Pub: John Murray Pubs Ltd (June 1995)
This hardback book has 246 pages, including indexes. In the ‘prologue’ it refers to a 1970 article which suggests that ‘Jack the Ripper’ was almost certainly Queen Victoria’s grandson, Prince Albert Victor, Duke of Clarence and Avondale. Allied to this is the author’s conjecture that the Prince was also heavily involved in the ‘Cleveland Street Scandal’ (a notorious homosexual brothel case of the day), [Edward Samuel Wesley de Cobain, MP for Belfast, East, was involved in the affair].
That is the background for the book, however, having read it twice, I have to say with honesty that the author in my mind has filed to prove either supposition. Indeed the fabric around the Jack the Riper case and the Prince only deserves mention on approximately 26 pages, and the Cleveland Street case hardly at all! The author concentrates on Lord Arthur Somerset, his part in the latter case, his escape, who helped him and what happened to him afterwards – to my mind he has not proved that the Prince was involved at all.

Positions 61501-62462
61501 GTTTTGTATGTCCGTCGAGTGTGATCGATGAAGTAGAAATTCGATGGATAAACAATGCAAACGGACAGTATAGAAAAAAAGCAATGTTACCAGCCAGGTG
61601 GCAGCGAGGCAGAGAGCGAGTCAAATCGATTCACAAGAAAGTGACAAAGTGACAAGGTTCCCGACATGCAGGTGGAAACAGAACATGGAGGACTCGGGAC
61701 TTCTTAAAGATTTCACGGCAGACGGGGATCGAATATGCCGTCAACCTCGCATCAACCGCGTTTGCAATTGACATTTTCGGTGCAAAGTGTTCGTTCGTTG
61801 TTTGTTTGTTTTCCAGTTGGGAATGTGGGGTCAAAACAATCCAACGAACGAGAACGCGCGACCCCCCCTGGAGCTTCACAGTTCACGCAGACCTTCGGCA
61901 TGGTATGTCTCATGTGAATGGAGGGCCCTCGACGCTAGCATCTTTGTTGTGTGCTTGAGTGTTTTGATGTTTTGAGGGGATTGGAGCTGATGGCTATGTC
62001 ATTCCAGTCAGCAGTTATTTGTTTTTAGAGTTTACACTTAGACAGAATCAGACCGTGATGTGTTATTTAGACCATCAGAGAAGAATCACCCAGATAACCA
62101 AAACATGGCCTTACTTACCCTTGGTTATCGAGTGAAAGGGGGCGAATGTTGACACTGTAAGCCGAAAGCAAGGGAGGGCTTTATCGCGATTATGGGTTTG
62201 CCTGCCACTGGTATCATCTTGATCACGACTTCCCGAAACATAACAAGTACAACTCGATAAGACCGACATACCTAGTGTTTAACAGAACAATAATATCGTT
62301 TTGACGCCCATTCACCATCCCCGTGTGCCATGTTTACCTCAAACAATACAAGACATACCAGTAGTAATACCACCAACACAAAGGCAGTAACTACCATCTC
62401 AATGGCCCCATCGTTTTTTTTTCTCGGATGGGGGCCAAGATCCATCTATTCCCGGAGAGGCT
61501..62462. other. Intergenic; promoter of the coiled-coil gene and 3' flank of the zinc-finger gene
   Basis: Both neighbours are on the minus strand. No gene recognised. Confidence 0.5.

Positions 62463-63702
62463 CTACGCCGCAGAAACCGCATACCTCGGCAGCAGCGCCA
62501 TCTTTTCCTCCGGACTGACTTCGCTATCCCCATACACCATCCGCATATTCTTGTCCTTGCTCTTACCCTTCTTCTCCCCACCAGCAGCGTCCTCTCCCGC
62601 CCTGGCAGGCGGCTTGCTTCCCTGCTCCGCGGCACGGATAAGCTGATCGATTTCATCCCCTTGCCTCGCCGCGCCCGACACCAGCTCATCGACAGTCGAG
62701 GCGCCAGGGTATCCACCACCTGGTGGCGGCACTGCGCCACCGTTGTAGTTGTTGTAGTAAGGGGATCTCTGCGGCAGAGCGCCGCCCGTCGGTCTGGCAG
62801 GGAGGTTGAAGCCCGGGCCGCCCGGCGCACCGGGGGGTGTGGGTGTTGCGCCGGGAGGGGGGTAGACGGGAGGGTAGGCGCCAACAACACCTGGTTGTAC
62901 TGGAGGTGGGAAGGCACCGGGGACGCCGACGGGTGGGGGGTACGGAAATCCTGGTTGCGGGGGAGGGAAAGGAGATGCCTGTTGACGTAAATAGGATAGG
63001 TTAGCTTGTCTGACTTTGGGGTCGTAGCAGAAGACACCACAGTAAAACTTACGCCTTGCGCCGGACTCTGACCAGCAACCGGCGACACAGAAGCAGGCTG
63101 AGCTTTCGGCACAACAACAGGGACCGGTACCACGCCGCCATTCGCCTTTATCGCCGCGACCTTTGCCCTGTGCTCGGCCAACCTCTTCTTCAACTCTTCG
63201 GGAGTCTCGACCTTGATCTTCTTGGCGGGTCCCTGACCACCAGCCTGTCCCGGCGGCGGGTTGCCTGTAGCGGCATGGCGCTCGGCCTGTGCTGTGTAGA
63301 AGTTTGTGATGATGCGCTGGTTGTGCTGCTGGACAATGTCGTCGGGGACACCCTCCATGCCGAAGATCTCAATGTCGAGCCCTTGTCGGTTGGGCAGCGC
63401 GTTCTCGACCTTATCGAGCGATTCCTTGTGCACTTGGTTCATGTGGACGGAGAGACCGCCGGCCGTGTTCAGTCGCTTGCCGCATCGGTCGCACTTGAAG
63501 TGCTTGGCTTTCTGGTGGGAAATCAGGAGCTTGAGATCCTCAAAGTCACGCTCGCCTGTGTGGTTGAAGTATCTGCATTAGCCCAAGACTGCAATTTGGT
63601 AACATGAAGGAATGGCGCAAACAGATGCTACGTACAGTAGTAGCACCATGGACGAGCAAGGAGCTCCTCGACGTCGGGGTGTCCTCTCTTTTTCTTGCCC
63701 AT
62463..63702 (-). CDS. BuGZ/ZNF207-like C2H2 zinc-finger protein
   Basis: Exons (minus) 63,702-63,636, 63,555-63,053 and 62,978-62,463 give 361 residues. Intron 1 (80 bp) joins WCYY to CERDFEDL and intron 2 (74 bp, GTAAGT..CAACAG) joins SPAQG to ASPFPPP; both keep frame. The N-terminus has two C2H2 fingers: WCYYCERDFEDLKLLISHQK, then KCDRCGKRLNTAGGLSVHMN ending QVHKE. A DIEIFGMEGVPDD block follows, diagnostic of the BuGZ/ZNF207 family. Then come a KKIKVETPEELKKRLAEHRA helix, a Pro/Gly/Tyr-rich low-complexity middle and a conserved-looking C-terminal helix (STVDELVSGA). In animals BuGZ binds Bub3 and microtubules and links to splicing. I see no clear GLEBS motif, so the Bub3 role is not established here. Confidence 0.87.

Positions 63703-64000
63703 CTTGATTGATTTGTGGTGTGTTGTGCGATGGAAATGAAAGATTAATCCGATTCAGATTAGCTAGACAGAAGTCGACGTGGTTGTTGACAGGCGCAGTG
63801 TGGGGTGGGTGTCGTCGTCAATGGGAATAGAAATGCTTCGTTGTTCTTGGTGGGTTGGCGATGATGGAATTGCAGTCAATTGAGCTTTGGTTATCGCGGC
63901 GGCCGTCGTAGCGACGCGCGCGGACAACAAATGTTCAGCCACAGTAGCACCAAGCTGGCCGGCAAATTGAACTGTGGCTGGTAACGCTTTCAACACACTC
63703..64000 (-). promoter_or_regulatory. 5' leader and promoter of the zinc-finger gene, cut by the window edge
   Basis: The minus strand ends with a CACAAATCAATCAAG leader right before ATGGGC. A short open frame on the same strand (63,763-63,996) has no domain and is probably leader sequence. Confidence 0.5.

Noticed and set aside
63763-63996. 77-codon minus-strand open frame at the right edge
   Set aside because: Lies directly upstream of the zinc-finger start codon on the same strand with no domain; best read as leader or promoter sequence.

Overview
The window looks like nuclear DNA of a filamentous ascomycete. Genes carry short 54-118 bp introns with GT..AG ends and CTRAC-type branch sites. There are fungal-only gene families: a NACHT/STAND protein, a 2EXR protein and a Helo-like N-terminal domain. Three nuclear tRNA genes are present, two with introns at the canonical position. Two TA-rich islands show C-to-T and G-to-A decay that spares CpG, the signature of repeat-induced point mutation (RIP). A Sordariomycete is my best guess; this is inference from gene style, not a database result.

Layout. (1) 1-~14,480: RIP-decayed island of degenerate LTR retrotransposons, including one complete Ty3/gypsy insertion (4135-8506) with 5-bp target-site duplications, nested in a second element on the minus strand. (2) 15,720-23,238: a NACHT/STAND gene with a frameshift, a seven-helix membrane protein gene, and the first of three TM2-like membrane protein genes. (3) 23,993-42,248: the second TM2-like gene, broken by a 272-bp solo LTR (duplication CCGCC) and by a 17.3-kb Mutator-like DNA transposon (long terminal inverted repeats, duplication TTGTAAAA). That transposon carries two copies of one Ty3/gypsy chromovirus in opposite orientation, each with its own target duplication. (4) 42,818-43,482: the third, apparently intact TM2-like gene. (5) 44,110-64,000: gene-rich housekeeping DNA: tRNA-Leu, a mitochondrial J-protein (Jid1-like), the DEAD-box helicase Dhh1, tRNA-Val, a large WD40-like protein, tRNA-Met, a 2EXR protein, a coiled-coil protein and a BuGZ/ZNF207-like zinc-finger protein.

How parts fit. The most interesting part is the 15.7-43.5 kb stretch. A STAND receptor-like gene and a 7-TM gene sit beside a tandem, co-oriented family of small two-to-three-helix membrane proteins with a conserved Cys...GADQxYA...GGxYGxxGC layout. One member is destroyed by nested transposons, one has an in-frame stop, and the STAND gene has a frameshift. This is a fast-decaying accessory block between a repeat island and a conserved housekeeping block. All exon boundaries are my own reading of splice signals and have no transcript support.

This is a book that reads like a thesis for a University course. It is dry, un-intriguing, full of conjecture, and all in all not one that I can recommend. The only possible redeeming factors are the photos of the Prince, who was extremely handsome man; and also the line drawings of the other characters in the two stories.
The publishers make reference to Aronson’s previous ‘wonderful’ biographies (The King in Love – King Edward VII’s Mistresses, Napoleon and Josephine and Heart of a Queen – Queen Victoria’s Attachments) – I have not read any of these, and if this book is representative of his tyle, I will not be doing so.